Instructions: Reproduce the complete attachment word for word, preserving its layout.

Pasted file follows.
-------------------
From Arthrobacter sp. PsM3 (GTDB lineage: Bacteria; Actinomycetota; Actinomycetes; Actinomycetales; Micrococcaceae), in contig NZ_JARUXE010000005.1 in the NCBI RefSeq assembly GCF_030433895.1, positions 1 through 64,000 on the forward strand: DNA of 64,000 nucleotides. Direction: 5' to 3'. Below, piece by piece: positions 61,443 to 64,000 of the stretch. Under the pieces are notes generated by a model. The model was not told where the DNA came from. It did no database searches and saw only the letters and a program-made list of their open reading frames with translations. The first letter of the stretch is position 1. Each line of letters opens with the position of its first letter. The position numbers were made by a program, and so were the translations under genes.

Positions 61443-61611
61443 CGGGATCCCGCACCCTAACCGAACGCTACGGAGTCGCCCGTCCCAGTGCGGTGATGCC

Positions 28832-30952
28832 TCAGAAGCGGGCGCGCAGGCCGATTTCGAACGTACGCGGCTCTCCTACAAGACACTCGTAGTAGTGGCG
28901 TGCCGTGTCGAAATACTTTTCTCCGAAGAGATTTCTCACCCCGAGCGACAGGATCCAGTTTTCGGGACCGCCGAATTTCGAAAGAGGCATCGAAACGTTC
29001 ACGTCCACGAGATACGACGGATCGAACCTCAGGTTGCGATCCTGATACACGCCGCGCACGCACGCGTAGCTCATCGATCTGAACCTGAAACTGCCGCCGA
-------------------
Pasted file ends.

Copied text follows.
From Arthrobacter sp. PsM3 (GTDB lineage: Bacteria; Actinomycetota; Actinomycetes; Actinomycetales; Micrococcaceae), in contig NZ_JARUXE010000005.1 in the NCBI RefSeq assembly GCF_030433895.1, positions 1 through 64,000 on the forward strand: DNA of 64,000 nucleotides. Direction: 5' to 3'. Below, piece by piece: positions 61,443 to 64,000 of the stretch. Under the pieces are notes generated by a model. The model was not told where the DNA came from. It did no database searches and saw only the letters and a program-made list of their open reading frames with translations. The first letter of the stretch is position 1. Each line of letters opens with the position of its first letter. The position numbers were made by a program, and so were the translations under genes.

Positions 61443-61611
61443 CGGGATCCCGCACCCTAACCGAACGCTACGGAGTCGCCCGTCCCAGTGCGGTGATGCC

Positions 28832-30952
28832 TCAGAAGCGGGCGCGCAGGCCGATTTCGAACGTACGCGGCTCTCCTACAAGACACTCGTAGTAGTGGCG
28901 TGCCGTGTCGAAATACTTTTCTCCGAAGAGATTTCTCACCCCGAGCGACAGGATCCAGTTTTCGGGACCGCCGAATTTCGAAAGAGGCATCGAAACGTTC
29001 ACGTCCACGAGATACGACGGATCGAACCTCAGGTTGCGATCCTGATACACGCCGCGCACGCACGCGTAGCTCATCGATCTGAACCTGAAACTGCCGCCGA